The COVID Diaries: New Zealand service provider 1

The following interview is with a New Zealand-based service provider to the debt capital markets. It was conducted on 11 May 2020.

New Zealand is officially the envy of the world, having lifted its social distancing restrictions completely. How have you taken advantage so far, and what can you see unfolding over the next couple of months?

The path going into and out of lockdown has been very well communicated, and I think in New Zealand everyone is just getting on with it.

What is happening, to the best I can see, is that we are rethinking the way we do things. The way we work and the way we interface with the world has changed, much the same as it has for everyone else in the world.

With all this time, you do a bit of soul searching. What is interesting to me is that with all the good quality communication, and the popularity of Jacinda Ardern among all this, New Zealand is beginning to look seriously at the fiscal situation. People are understanding that any stimulatory measures need to be targeted and instigated with a long-term view to effect some change.

We have a very popular prime minister. But, now the country is looking for a plan to grow its way out of this, the National Party is presenting what is probably a more credible approach and narrative. I wonder whether, even after all the good work the government has done here, we might see a change of government at the election in September.

From the outside looking at New Zealand, that seems like it would be an extraordinary result.

It will be very interesting, particularly for what it would mean for the plans currently in place and any future plans. We are yet to see the real politicking get going and the real policy promises put into place. It will be interesting to watch because, to a large extent, this will determine New Zealand’s trajectory out of this mess.

Putting aside things relating to international travel and the economic consequences of closed borders, how close to normal is day-to-day life in New Zealand? Is there any reason to retain caution around things like going back to office working?

Things have returned to normal to an extent, but people are reasonably wary. The way people go about their business and interact with other people will be altered for a long time, due to the way we have had to isolate ourselves over the last three months.

If this were a normal recovery situation, I would be going out and having coffee or lunch with people – the things you would do in a normal relationship-building process. But people are very aware of spending money – particularly corporate spending.

I think a lot of people also appreciate their home time a lot more now. I would not be surprised to see situations where businesses allow people to work from home three days per week and then come in when they have meetings. I think this would fit with people’s current willingness to be social.

“My gut feeling, and what I can gauge from speaking with other people, is that this could be a very deep and prolonged problem if we cannot mobilise capital and direct it to the right areas.”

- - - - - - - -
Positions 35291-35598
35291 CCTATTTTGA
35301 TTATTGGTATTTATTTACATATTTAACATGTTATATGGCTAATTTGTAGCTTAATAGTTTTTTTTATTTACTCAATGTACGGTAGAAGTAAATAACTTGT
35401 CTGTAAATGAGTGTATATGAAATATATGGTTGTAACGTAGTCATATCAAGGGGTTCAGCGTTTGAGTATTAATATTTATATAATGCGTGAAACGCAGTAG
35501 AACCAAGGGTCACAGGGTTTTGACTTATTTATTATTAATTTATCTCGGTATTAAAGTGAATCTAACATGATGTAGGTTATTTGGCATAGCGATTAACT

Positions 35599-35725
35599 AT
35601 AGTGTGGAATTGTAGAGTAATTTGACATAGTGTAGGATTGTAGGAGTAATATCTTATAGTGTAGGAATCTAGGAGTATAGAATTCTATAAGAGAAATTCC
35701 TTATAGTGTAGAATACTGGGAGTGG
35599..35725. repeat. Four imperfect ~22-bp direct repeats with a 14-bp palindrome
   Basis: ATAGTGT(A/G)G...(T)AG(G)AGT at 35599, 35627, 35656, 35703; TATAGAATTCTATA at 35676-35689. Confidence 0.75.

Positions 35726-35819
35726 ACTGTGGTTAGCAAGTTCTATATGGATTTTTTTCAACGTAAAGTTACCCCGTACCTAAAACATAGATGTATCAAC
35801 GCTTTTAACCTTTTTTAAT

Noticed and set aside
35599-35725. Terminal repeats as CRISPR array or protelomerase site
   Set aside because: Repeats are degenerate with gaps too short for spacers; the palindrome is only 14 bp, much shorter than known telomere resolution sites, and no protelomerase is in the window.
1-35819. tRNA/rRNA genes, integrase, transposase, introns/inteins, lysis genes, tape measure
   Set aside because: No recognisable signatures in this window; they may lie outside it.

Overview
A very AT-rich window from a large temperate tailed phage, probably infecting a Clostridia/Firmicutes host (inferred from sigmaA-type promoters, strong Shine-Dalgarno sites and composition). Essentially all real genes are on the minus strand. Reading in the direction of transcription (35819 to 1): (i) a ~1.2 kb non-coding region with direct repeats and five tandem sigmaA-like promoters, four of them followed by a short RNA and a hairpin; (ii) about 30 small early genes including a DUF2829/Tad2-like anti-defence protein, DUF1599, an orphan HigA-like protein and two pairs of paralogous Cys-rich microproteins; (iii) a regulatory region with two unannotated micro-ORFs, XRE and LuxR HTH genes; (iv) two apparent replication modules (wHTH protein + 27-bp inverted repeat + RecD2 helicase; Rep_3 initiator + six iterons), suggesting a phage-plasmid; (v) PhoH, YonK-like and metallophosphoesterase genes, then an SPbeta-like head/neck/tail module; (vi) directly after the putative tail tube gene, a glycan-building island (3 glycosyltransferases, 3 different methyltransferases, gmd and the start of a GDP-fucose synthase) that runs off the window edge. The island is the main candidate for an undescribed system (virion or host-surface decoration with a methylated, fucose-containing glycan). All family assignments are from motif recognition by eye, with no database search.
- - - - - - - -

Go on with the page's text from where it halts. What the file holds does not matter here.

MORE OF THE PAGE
How confident are you about the scale and pace of economic recovery?

I think the lagging effects of this downturn are the things to watch out for. The stimulus has not dried up yet, people have not exhausted their bank accounts and the property market is still relatively intact. I think we will begin to see the secondary effects come through over the next six months, which probably sits well with the narrative of the National Party.

I am not sure whether I am bullish or bearish. My gut feeling, and what I can gauge from speaking with other people, is that this could be a very deep and prolonged problem if we cannot mobilise capital and direct it to the right areas.

I think we need credible central planning happening quite quickly to build people’s confidence. After the Christchurch earthquake in 2011, there was a lot of inertia driven by stagnant decision making and from having too many decision-makers in the mix. This process dragged on and on and on.

This is obviously different, but it still requires a significant amount of capital going to the right areas of the economy and we cannot afford to see that same stagnation.

How worried are you, if at all, about the possible return of COVID-19?

I think it is inevitable that we get more cases. The only thing you can really look at is the history of these types of pathogens. There is always a second wave. This will happen until we find some sort of immunity to it through a vaccine or by any other means. This appears to be at least 18 months away in the best-case scenario so I think people should expect there to be clusters popping up.

However, we are now used to the idea of having to protect at all costs. I think the process of identifying and isolating any parts of the community where it is necessary will be better and this should help stop community infection.

Was elimination the right strategy – and, if so, will you still think so if New Zealand has to keep its borders closed for what could be a matter of a year or more to maintain a COVID-free environment?

It is easy to criticise with the benefit of hindsight. I think we did the right thing at the right time. How we respond to further outbreaks as they come about will be a bit different to the total lockdown which was implemented.

I think the total lockdown was important, but the economic effects will be felt for a long time. It is how we respond to the further outbreaks, if and when they occur, that matters from here. We will open our border with Australia which is something that is at least controllable and will allow a small amount of tourism traffic in.

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